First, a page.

invention employs improved means of supplying heat by conversion of electric to thermal energy in an improved form of radiant heating source. While the many advantages of electric .and radiant heating systems have'llon'g been recognized, a principal restrictive :disadvantage ofctheir use has resided .in their high cost of operation relative to common systems using direct combustionof fuels suchas gas, oil, and coal. Thus :a principal and primary objective of my invention lies in the provision of, in combination, improved radiant and .electric-heating means which permit the maintenance of a given desired temperature ofoperation, or degree of thermal' comfort, at a much reduced electric energy demand level which may be, .in a proper installation of the type to be described, as low as one-half or less of the energy demand per unit volume 'or arearequired by present electric .and other systems.

Further objectives and advantages of my invention will become apparent from the following description referring to .the accompanying drawing and the features of novelty which characterize my invention willbe pointed out with particularity 'in the claims annexedlto and forming part of this specification. I -In the drawing FIG. 1 is a perspective view of .a .general arrangement of a heating, cooling, and ventilating panel made and installed according to this invention, with portions shown in broken-away fashion to more clearly depict the detailed construction thereof. FIG. '2 is ,a cross-sectional view of a portion of the same unit taken along lines 2-f2 of FIG. v1. FIGURES 3 and 4, respectively, show in diagrammatic form the layouts of the electric heating element and of the channels provided for cooling and air circulation in each panel unit. FIGURES 5 and 6 are sectional views showing details of the coolant and air circulation channels, respectively.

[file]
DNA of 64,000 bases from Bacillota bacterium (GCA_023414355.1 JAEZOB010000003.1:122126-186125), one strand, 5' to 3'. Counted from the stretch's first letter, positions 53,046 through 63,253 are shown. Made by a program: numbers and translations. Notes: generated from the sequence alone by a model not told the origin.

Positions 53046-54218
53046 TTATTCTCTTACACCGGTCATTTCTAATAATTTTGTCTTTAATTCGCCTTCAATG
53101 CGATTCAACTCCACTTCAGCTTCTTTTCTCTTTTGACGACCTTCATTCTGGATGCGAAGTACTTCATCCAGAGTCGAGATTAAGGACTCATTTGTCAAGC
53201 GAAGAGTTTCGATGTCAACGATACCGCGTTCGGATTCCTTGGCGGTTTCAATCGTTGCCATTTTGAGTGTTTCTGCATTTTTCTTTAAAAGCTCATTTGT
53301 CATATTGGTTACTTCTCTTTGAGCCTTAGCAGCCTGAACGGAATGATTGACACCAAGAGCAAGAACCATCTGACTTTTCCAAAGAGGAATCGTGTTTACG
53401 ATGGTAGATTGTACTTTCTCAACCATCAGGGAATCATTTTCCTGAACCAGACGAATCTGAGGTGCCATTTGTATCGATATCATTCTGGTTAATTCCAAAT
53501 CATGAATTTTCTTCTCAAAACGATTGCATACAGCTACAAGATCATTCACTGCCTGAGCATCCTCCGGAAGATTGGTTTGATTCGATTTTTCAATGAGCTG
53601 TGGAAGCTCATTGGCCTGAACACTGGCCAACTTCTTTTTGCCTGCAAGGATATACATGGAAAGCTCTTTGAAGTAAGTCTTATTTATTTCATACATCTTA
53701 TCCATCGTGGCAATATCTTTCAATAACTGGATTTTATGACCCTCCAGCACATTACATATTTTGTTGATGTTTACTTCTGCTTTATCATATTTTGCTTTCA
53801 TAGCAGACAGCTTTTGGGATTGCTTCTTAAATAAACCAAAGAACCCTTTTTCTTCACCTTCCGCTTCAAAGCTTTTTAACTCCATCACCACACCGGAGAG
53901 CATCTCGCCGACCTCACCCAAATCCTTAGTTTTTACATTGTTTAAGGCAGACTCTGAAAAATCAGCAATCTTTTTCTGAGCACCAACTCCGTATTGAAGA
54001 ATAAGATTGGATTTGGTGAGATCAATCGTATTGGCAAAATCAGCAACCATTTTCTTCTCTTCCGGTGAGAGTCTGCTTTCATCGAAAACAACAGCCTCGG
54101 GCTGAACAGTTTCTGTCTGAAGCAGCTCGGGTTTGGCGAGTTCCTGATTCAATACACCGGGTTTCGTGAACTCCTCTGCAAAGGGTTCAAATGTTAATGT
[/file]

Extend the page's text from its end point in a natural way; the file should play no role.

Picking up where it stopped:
Like reference characters indicate similar parts in the different figures of the drawing.

.In FIG. ,1 1 illustrate a'heating-cooling-ventilating panel constructed according to my invention as it might be "installed as part of the ceiling area in an enclosed space or occupancy unit, or room, of common wood-frame construction. While but-one panel or unit is shown in this figure it is to be understood that the means provided al low for installation of as many units as may be required to effect total coverage of any nature, size, 'or extent, of any horizontal surface such as a ceiling area, :or of any vertically or otherwise positioned surface such as a wall.

In FIG. ,1 the panel unit 1 is comprised, in part, of a structural base element or body 2 which is formed preferably of a low-density, loW-thermal-conductivity, thermal insulating material of rigid or semi-rigid nature such as, for example but not by way of restriction orflimitation, polystyrene .or other synthetic foam, glass-fiber board, wood-fiber board, or the-like.